Photograph of James A. Rhodes of Columbus, Ohio. He served four terms as governor of Ohio from 1963 to 1971 and 1975 to 1983.
"Rhodes' Raiders" were a group of Ohio's most prominent political and business leaders that Ohio Governor James Rhodes recruited to actively encourage new business development in the state.
In 1962, Ohio voters elected Rhodes, a member of the Republican Party, to the governor's office. Upon taking office in 1963, Rhodes inherited a state with a strong economy and booming population, but many political and economic specialists predicted that dire consequences would come to Ohio if job growth did not increase dramatically. To increase employment opportunities in the state, Governor Rhodes created Rhodes' Raiders, a group of Ohio's most prominent political and business leaders, to actively recruit new businesses.
Rhodes' Raiders traveled across the United States and the world, seeking new markets for Ohioans' products. They also encouraged businesses, especially manufacturing ones, to relocate to Ohio, touting the state's low tax rates. Members of this group traveled to Asia, Europe, Central America, South America, and Africa, seeking to maintain Ohio's status as an economic leader. When business leaders from other states or countries visited Ohio, Governor Rhodes met personally with them and encouraged them to relocate to the state. He also served them hamburgers, rather than a formal dinner, hoping to show his guests how friendly Ohioans were.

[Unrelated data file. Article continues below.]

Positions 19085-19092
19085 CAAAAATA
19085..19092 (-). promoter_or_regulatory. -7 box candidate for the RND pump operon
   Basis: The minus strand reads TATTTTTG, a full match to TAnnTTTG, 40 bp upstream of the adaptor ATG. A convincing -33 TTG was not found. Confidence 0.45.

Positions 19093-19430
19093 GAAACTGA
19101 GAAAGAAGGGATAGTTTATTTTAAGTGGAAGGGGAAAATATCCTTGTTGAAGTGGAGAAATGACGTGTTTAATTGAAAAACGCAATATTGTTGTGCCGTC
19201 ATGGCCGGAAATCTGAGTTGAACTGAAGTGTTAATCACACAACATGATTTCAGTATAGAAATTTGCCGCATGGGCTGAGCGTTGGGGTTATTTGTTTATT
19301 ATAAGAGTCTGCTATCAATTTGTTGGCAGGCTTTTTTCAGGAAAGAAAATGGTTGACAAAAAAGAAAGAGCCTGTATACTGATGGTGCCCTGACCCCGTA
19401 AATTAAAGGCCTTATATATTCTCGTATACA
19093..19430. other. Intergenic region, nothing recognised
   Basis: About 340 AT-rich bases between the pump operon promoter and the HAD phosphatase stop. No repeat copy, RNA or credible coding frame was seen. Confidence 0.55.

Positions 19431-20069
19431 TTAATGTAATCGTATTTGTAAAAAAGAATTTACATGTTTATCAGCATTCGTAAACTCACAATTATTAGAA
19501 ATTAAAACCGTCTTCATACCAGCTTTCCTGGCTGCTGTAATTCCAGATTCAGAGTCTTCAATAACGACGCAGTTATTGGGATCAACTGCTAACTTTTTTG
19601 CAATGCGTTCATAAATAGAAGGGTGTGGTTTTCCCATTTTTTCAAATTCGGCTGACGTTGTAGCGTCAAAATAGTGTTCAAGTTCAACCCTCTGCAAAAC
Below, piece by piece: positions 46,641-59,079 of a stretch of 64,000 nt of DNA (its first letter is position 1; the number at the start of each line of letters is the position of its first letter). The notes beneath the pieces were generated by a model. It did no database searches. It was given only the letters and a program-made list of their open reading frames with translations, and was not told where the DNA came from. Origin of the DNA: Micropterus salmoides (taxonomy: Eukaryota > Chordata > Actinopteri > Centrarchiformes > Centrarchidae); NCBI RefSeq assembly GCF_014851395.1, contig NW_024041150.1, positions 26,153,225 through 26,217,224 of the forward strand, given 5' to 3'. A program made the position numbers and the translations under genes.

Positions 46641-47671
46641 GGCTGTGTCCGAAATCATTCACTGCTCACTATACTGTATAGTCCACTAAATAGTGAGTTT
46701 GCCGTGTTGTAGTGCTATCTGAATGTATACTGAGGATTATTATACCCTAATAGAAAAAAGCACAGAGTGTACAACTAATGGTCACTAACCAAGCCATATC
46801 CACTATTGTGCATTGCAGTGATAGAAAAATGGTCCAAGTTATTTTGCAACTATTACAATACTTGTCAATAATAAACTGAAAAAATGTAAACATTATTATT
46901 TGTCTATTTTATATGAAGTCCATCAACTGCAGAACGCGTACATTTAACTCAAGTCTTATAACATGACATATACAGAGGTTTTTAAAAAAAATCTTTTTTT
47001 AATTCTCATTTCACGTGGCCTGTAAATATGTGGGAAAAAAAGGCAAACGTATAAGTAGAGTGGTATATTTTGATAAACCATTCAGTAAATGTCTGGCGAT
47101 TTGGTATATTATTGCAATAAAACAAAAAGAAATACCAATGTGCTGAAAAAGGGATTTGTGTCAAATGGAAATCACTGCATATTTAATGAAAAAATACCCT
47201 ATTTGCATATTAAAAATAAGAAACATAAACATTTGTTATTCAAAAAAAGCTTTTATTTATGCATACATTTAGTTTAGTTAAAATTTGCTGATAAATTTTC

Thanks to Governor's Rhodes's efforts, numerous businesses relocated to Ohio. Rhodes's most important accomplishment on this front involved convincing General Motors to relocate part of its production facilities to Lordstown, Ohio, in 1966. With the arrival of this production complex in Mahoning County, Ohio became the second leading car manufacturer in the United States. Despite Rhodes's efforts, Ohio experienced an economic downturn during the 1970s. Industrial workers especially faced high unemployment rates. Numerous businesses moved out of Ohio. Rhodes reestablished his Raiders, but this time the group proved to be much less effective in creating new jobs and markets during the 1970s.